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May 2008 | Volume 65 | Number 8
Reshaping High Schools
In response to the April EL article "The Myth of the 'Culture of Poverty'":
I work with poor people nearly every day. They have more than their share of problems with drugs and alcohol, and they tend to be quite impoverished linguistically. Though their vernacular might be as sophisticated as Standard English, their vocabulary is quite limited as is their background reading. Low education and poverty are strongly correlated. Granted, none of the "myths" can be assumed to be true of any particular poor person, but to pretend there's no truth to them at all does nobody any good.
What Gorski is arguing has to do with causality. Do poor people cause their own poverty (because of laziness, personal weakness, or family deficiencies), or is poverty caused by social inequities? If we blame the victims, we are complicit in their poor educational outcomes. If we take steps to create more equitable systems, then we empower folks to attain their full capacity. We provide them hope, and give them reasons not to need drugs and alcohol to cope.
I'm an old Leftist. I've never believed in a single culture of poverty, but I don't know how you can deny the existence of multiple cultures of poverty. The problem with this political correctness is that it kills efforts to invest in confronting real social problems in school.
The deeper issue is not that the backgrounds of students in poverty hinder them. The biggest crime is the misperception by teachers that "these kids" just can't get it. It's all in the teaching. It's all in the expectations teachers hold for individuals in their classrooms.
One further question to chew on—and I don't know what to do about it—why is it that the culture of the wealthy neighborhoods (whatever it may be—vocabulary, dialect, or social customs) determines what is acceptable and must be learned by all? On the one hand, I understand the pragmatic and economic realities of who controls the wealth and makes the decisions. On the other hand, this knowledge is exactly what we neglect at our peril. In other words, do we forever teach the disadvantaged young some tricks of survival in a world where advantage is unfairly distributed—or do we teach how to oppose the unfairness?
In response to the April EL article "Closing the Teacher Quality Gap":
I have taught my entire career in high-poverty schools (by choice). Perhaps a better question might be, What can we do to support and learn from successful teachers already working in high-poverty/high-needs schools that will help us recruit and retain more like them?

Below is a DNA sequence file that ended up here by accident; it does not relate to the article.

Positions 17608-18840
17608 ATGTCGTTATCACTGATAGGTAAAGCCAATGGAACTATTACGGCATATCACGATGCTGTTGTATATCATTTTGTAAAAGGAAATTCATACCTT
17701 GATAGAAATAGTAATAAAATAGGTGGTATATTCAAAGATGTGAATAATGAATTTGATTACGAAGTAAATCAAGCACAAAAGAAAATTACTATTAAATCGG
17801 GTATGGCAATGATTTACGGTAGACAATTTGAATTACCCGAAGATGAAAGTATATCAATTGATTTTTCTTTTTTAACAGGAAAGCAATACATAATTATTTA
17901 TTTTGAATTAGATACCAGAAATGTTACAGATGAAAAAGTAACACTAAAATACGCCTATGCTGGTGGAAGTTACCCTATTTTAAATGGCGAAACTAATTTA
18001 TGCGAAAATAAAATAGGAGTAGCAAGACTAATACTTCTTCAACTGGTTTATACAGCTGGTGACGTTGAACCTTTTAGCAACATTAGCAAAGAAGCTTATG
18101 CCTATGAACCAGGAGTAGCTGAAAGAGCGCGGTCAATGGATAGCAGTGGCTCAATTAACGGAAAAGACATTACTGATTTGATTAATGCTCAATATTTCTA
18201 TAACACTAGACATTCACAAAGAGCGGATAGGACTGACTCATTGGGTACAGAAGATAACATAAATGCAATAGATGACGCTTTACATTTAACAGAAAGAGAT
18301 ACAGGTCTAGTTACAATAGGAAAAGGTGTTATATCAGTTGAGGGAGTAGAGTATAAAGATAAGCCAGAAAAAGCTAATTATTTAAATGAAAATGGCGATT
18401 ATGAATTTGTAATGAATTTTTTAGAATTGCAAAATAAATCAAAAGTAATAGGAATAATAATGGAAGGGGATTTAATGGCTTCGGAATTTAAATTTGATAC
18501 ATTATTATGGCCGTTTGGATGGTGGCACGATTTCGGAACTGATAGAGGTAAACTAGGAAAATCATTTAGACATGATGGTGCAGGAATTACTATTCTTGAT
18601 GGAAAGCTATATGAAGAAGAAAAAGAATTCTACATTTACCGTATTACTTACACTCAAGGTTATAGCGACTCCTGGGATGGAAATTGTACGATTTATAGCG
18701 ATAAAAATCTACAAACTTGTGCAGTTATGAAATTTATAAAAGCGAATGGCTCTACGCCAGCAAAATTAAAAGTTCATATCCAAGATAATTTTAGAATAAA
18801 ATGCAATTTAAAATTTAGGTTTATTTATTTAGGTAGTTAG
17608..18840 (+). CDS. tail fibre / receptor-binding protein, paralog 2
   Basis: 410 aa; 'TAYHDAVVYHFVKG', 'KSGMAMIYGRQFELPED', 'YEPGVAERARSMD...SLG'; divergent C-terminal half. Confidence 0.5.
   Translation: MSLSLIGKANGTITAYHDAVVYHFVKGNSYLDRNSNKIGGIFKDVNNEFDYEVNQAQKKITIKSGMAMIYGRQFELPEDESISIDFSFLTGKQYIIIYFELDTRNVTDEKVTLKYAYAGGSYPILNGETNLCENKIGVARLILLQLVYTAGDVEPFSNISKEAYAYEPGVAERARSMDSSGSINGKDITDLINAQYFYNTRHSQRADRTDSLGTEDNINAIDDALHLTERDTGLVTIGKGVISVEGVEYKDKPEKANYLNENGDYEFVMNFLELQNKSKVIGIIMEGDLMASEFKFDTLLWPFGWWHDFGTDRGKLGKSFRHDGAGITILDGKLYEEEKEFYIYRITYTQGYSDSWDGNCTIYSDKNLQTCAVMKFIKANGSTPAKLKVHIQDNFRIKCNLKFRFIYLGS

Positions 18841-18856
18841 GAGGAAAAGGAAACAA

In response to the April EL article "Whose Problem Is Poverty?":
Finally someone has research to justify what we who deal with the "at-risk" population have observed all along. Yes, teachers are doing heroic jobs in reaching desperate students, but as this article points out we educators are not the only ones involved, or the only ones that should be held accountable.
I totally agree. There is definitely a limitation to the amount of care and attention that educators can give to their students. I am not advocating that we shouldn't try, but we need to have a healthy dose of realism to know where the line needs to be drawn. Otherwise, we risk the potential of a burn-out and also neglect the needs of our loved ones.
I was not pleased to see that the face of poverty is a young black girl. I feel that the picture should have shown that poverty in America is not limited to African Americans. Many people don't read the articles they simply look at the picture and determine if this is something they should read. Poverty comes in all colors and exists in a variety of communities. Suppose a black girl looks at this? How will she feel about herself?
I think a black girl would look at this and think, yeah, this country still has a long way to go toward providing social justice for all people. It would be facetious and detrimentally politically correct to put a white face on the cover. I mean, talk about white guilt—we can't even have frank discussions about who poverty affects most without white-washing the issue.
In response to the April EL article "Where Have All My Students Gone?":
One of the solutions to the problem of mobility has to be the adoption of national content (not performance) standards and curriculum, so student mobility in elementary school is minimally disruptive to academic achievement.
To join the conversation, go to www.ascd.org/el or e-mail us at firstname.lastname@example.org. Comments are condensed for space or edited for clarity.
Copyright © 2008 by Association for Supervision and Curriculum Development
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